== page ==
You are a software programmer. You need to introduce the concepts of coding an app for Apple’s iOS to a group of third-grade students in the United States. Create a story talking about the different phases of mobile app design and development.

I asked for a “story” and specified third-grade students to hopefully keep the response at an appropriate grade level for the students

Here’s what TeacherBot gave me in return:

TeacherBot response to prompt
TeacherBot response to prompt

Is it rudimentary? Yes. But, it is designed for a 3rd-grade audience. And it’s just an overview. If I had the learning objectives for the lesson or the unit, I might have been able to craft a better prompt or tweaked the response myself. I wanted a female speaker, so I should have indicated that in the prompt. However, that was an easy fix.

Now, I needed to create my speaker.

Creating a Speaker Image to Deliver the Script

To create an image for my speaker, I headed over to Midjourney and entered the following prompt:

minority woman, photography, depth of field f2.8 3.5, 25mm lens, 8k, ultra-realistic — v 4 — q 2 — v 4 — s 750 — uplight

I won’t go into the crafting of prompts for Midjourney here. Linus Ekenstam inspired this particular prompt, and he has a wealth of knowledge on his Twitter feed on crafting prompts.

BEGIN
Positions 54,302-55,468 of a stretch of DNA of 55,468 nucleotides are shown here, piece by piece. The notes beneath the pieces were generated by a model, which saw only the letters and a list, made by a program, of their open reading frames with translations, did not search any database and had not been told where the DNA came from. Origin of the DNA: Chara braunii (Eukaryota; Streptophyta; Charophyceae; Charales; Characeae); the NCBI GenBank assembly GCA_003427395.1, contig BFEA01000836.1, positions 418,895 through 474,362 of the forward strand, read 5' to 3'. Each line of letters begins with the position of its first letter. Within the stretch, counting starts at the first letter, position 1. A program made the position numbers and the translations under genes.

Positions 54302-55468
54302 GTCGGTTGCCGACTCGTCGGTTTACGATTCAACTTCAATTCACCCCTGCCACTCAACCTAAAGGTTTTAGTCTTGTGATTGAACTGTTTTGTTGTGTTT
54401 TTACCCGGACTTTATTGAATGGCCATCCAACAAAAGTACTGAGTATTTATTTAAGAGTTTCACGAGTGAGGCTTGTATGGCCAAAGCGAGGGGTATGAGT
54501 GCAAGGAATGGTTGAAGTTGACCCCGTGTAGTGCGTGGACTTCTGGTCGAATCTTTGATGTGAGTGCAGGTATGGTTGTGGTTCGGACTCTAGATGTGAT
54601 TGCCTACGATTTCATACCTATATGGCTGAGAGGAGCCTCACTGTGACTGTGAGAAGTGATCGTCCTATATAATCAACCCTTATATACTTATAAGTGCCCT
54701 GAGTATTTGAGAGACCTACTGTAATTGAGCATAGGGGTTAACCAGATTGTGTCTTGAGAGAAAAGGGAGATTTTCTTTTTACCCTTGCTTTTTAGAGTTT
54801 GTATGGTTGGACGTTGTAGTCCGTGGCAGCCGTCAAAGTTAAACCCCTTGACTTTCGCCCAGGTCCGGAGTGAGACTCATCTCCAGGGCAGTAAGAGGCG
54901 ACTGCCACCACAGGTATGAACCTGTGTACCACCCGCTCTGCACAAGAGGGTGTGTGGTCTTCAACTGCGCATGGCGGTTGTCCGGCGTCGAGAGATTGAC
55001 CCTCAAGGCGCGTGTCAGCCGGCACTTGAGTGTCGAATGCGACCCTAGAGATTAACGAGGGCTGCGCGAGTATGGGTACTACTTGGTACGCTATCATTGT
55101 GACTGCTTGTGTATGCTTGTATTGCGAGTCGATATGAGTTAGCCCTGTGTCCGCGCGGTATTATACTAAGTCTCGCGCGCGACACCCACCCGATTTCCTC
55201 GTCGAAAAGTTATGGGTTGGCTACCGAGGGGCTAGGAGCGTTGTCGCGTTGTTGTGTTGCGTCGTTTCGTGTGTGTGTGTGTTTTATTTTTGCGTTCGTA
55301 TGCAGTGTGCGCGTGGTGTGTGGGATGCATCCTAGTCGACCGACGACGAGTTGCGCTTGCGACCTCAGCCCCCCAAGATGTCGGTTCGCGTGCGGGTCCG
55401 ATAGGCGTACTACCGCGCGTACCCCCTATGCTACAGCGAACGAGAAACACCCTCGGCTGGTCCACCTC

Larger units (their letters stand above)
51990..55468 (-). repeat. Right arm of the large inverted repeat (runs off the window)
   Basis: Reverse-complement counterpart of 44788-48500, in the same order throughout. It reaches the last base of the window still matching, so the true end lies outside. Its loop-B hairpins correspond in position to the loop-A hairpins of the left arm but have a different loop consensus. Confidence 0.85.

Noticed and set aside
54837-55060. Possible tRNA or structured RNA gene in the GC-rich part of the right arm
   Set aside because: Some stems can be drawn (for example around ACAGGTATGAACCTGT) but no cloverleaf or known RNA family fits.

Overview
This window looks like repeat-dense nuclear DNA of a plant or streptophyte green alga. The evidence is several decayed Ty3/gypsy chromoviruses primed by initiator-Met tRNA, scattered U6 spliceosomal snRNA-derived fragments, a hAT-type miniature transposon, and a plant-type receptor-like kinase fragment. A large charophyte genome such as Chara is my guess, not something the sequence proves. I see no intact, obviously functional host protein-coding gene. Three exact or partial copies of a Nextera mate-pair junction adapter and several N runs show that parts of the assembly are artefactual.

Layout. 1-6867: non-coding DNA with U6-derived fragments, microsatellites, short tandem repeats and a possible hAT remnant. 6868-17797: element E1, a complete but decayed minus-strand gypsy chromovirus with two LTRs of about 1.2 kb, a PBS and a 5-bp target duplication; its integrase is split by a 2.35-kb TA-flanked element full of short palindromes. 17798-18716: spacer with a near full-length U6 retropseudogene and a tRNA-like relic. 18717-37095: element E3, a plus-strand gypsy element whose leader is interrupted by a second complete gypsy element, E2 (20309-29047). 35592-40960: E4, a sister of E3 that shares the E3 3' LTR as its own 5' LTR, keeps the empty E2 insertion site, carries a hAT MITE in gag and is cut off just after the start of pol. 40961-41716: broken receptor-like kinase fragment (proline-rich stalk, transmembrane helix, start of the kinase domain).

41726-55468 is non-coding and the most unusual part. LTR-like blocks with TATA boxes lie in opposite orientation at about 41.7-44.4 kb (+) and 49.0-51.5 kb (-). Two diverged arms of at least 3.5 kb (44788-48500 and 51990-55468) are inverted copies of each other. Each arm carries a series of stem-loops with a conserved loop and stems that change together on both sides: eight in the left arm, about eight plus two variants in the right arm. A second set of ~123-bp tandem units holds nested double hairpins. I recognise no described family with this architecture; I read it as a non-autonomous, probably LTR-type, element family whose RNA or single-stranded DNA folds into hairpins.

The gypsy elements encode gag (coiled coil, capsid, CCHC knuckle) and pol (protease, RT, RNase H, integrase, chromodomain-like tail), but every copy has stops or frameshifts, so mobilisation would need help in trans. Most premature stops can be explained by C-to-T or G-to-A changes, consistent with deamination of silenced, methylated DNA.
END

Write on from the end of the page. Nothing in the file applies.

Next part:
Here are the initial results from Midjourney:

All of these images would work perfectly for this task. I wanted female minority representation for this project. Why? Because students need to know that jobs in computer programming and software development aren’t just for white men.

I choose this image from the four at random:

Now, I have my script and my speaker. Time for the final step.

Creating a Video with AI

For the final step, I turned to D-ID. After creating an account, I opened the “Create Video” tool and added the image of my speaker, and pasted my script in the script box.

An image capture of the D-ID.com interface for creating a new video.
D-ID interface

I changed the language settings to give the speaker an appropriate accent but still speak in English. Here is the final result:

Now, we have a little something to use to engage our third-grade students.

Is it perfect? Of course not. Do we still have a long way to go in the world of AI? Yes.